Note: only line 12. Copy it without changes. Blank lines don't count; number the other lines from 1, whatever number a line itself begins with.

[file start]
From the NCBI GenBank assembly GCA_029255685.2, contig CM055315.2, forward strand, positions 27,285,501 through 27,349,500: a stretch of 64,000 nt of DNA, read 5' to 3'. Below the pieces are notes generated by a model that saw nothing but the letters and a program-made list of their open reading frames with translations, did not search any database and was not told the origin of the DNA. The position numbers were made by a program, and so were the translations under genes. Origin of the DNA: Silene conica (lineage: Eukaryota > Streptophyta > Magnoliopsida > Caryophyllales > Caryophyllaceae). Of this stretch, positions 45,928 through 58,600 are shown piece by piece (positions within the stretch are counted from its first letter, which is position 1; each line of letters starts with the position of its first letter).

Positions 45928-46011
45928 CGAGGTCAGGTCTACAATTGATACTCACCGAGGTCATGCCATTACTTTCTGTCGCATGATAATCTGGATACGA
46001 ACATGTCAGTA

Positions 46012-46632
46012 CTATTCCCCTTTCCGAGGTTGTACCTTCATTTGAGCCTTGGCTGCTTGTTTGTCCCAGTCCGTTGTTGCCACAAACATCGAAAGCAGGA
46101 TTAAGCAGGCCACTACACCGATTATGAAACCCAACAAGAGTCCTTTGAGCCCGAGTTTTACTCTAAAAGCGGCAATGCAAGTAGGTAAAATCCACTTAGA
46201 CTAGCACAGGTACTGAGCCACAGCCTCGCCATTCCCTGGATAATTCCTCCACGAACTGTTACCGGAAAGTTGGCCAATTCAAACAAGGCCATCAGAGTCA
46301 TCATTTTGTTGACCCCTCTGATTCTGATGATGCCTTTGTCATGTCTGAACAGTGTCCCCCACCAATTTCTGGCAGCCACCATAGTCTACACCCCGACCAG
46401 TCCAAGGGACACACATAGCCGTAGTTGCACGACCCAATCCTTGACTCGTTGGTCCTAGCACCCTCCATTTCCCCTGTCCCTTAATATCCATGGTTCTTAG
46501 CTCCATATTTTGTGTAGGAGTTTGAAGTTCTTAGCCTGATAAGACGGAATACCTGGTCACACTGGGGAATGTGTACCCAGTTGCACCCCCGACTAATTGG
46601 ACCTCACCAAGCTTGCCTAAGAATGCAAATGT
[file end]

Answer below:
46601 ACCTCACCAAGCTTGCCTAAGAATGCAAATGT